Adela Jušić (born 1982, Sarajevo, Bosnia and Herzegovina) is a founder and member of Association for Culture and Art CRVENA. Lives and works in Sarajevo. She graduated at the Academy of Fine Arts, University of Sarajevo in 2007 and completed master course in Democracy and Human rights in South East Europe, at Sarajevo and Bologna University in 2013. She won several artist awards, YVAA Zvono for the best Bosnian young artist in 2010, Henkel Young Artists Prize CEE in 2011 and 54th October Salon Special Award, in 2013. She participated in many artist in residency programmes, such as ISCP, New York, Kulturkontakt, Vienna, i.a.a.b., Basel etc. and participated in many exhibitions such as: CONFLICT: Art and War, curated by Midge Palley,
Contemporary Art Society, London 2014; SHARE – too much history, MORE future, curated by Annemarie Tuerk, Bosnian National Gallery, Sarajevo, 2014; BONE 16, Performance Art Festival, Stadtgalerie, Bern, 2013; …Was is Kunst?… Resuming a fragmented history, curated by Sandro Droschl and Christian Egger, Kunstlerhaus, Halle fur Kunst and Medien, Graz, 2013; GOOD GIRLS – MEMORY, DESIRE, POWER, curated by Bojana Pejić and Olivia Nitis, National Museum of Contemporary Art (MNAC) u Bucharest, 2013, Conflicted Memories, curated by Gwendolyn Sasse and Helen Waters, Alan Cristea Gallery, London, 2013; Image Counter Image, curated by Patrizia Dander, Leon Krempel, Julienne Lorz, Ulrich Wilmes, Haus der Kunst, Munich, 2012 etc.

Aleksandra Domanović
Turbo Sculpture
, 2010-2013
HD, 19’43”, color, sound
Language: English

Aleksandra Domanović, Turbo SculptureThe Political and economic turmoil of the early 1990s Yugoslavia rendered the society compliant enough for the concept of ‘turbo culture’ to gain momentum. With all its exaggerations, inordinateness and random amalgamations of both local and global ornamentation, turbo eventually became a prefix for social and media phenomena of the war and post-war period. As a result terms such as turbo politics, turbo television, turbo architecture and turbo urbanism developed…
– excerpt from Turbo Sculpture, Aleksandra Domanović, 2011

‘Turbo sculpture’ is an epiphenomenon of turbo culture. It refers to the depiction of popular non-national media celebrities in public sculpture projects across the former Yugoslavian nations. In recent years turbo sculpture monuments of Bruce Lee (Mostar, 2005), Rocky Balboa (Žitište, 2007), Johnny Weissmuller / Tarzan (Međa, 2007), Bob Marley (Banatski Sokolac, 2007) and Tupac Shakur (Belgrade, forthcoming) have been unveiled.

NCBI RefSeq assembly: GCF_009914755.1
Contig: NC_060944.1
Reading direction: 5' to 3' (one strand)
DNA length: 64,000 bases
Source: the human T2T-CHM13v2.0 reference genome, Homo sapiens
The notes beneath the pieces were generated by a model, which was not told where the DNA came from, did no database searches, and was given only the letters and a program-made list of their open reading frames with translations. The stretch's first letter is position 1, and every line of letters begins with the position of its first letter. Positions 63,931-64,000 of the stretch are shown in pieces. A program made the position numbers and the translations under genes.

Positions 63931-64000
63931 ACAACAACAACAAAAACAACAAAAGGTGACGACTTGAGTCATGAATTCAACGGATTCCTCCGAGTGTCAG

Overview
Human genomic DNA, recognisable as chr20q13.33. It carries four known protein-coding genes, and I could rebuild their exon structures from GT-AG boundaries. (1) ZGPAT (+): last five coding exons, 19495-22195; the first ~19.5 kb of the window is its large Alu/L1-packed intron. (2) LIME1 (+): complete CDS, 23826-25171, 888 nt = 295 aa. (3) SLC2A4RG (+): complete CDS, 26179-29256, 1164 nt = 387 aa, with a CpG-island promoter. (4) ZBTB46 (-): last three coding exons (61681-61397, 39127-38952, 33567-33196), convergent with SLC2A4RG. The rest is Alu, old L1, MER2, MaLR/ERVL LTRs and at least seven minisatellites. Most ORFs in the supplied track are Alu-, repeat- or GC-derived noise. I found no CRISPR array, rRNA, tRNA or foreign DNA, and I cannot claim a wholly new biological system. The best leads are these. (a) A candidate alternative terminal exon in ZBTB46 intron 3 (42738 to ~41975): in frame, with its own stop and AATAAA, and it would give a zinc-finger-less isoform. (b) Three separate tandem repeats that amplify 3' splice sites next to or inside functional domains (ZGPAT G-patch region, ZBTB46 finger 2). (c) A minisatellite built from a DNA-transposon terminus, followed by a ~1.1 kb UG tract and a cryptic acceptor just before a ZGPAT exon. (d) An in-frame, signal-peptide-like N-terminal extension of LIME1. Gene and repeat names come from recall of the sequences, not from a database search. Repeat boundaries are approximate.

It is commonly argued that the rejection of the traditional regional/political context of civic monuments (leading to the turbo sculpture age) is a condition of the post-traumatic recalibration of identity and ideology that occurred following the Yugoslav Wars of the 1990s.
The term ‘turbo sculpture’ was coined by Domanović herself and is the title of her video essay on the subject.

Aleksandra Domanović (born 1981, Novi Sad, SFR Yugoslavia) lives and works in Berlin. Recent solo exhibitions include Things to Come, GoMA, Glasgow International (2014), The Future Was at Her Fingertips, Tanya Leighton, Berlin (2013), From yu to me, Kunsthalle Basel (2012), 19:30, Galerija 001, Ljubljana (2011). Group shows include Speculations on Anonymous Materials, Fridericianum, Kassel (2013), 12th Biennale of Lyon (2013), Marrakech Biennale, Marrakech (2012) and In Practice, SculptureCentre, New York (2010).

Ina Kontić
Mechanical Dream
, 2011
HD, 11′, color, sound
Language: Serbian, English subtitles

Iva Kontić, Mechanical DreamMechanical Dream has been inspired by the news that Crvena Zastava, a state car factory from former Yugoslavia (now in Serbia), had been sold to Italian automobile magnate Fiat. The video deals with culture and social phenomenon which this event had triggered.
Being a major industry product of the former communist state, Crvena Zastava cars contributed both in a historic and a symbolic way to creation of the ‘authentic’ national identity to Yugoslav nations. In accordance to ambitions and paradoxes of the system that produced them, those cars represented something of a collective “mechanical dream”, which was synonymous to the 20th century progressive West and of its consumer-driven society. After the break apart of Yugoslavia in 1990’s, which was followed by general collapse of its economy, the image of socialist society changed dramatically: its ‘authentic’ values disappeared and its former identity was deconstructed entirely. The new fate of the factory – as that of many other factories in countries in transition – and its social reality bring a ‘solution’ for that crisis; a solution whose consequences remain unknown when viewed through lens of economic and cultural colonialism.
The video places the viewer into the local reality of Crvena Zastava. Following the visit to the factory and its location, the video displays the current factory architecture and cityscape by using relay of static shots and moving camera. The narration of the video consists of the parts from interviews which the artist made with the factory’s former and current employees. Intimate expectations, fears and the mood of the locals towards the moment of transformation have been “neutralized” and concealed by my monotonous reading of their statements. Video is intermitted by 30-second inserts from old Zastava TV commercials found on Youtube.

Iva Kontić (born 1982, Belgrade) graduated in painting from Accademia di Belle Arti di Brera, Milan, and received her MA in Fine Art from Goldsmiths College, London. Currently, she is doing her PhD in Multimedia Arts at University of Arts, Belgrade.